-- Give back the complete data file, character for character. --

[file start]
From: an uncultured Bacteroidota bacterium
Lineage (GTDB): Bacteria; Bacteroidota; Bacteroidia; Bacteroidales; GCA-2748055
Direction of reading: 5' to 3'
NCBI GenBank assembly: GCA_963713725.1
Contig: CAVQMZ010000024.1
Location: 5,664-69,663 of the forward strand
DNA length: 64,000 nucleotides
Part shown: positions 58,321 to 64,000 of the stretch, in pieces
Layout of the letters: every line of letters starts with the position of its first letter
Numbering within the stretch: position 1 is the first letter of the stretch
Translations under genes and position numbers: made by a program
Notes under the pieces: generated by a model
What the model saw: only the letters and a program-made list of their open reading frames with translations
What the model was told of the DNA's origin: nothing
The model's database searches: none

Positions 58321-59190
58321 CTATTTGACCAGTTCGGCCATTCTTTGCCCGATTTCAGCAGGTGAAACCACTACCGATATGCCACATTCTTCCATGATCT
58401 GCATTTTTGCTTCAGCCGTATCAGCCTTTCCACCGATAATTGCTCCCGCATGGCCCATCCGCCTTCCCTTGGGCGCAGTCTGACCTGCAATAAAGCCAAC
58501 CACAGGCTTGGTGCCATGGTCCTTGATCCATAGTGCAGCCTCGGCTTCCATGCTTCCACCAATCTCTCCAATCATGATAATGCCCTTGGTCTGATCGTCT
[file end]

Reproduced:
From: an uncultured Bacteroidota bacterium
Lineage (GTDB): Bacteria; Bacteroidota; Bacteroidia; Bacteroidales; GCA-2748055
Direction of reading: 5' to 3'
NCBI GenBank assembly: GCA_963713725.1
Contig: CAVQMZ010000024.1
Location: 5,664-69,663 of the forward strand
DNA length: 64,000 nucleotides
Part shown: positions 58,321 to 64,000 of the stretch, in pieces
Layout of the letters: every line of letters starts with the position of its first letter
Numbering within the stretch: position 1 is the first letter of the stretch
Translations under genes and position numbers: made by a program
Notes under the pieces: generated by a model
What the model saw: only the letters and a program-made list of their open reading frames with translations
What the model was told of the DNA's origin: nothing
The model's database searches: none

Positions 58321-59190
58321 CTATTTGACCAGTTCGGCCATTCTTTGCCCGATTTCAGCAGGTGAAACCACTACCGATATGCCACATTCTTCCATGATCT
58401 GCATTTTTGCTTCAGCCGTATCAGCCTTTCCACCGATAATTGCTCCCGCATGGCCCATCCGCCTTCCCTTGGGCGCAGTCTGACCTGCAATAAAGCCAAC
58501 CACAGGCTTGGTGCCATGGTCCTTGATCCATAGTGCAGCCTCGGCTTCCATGCTTCCACCAATCTCTCCAATCATGATAATGCCCTTGGTCTGATCGTCT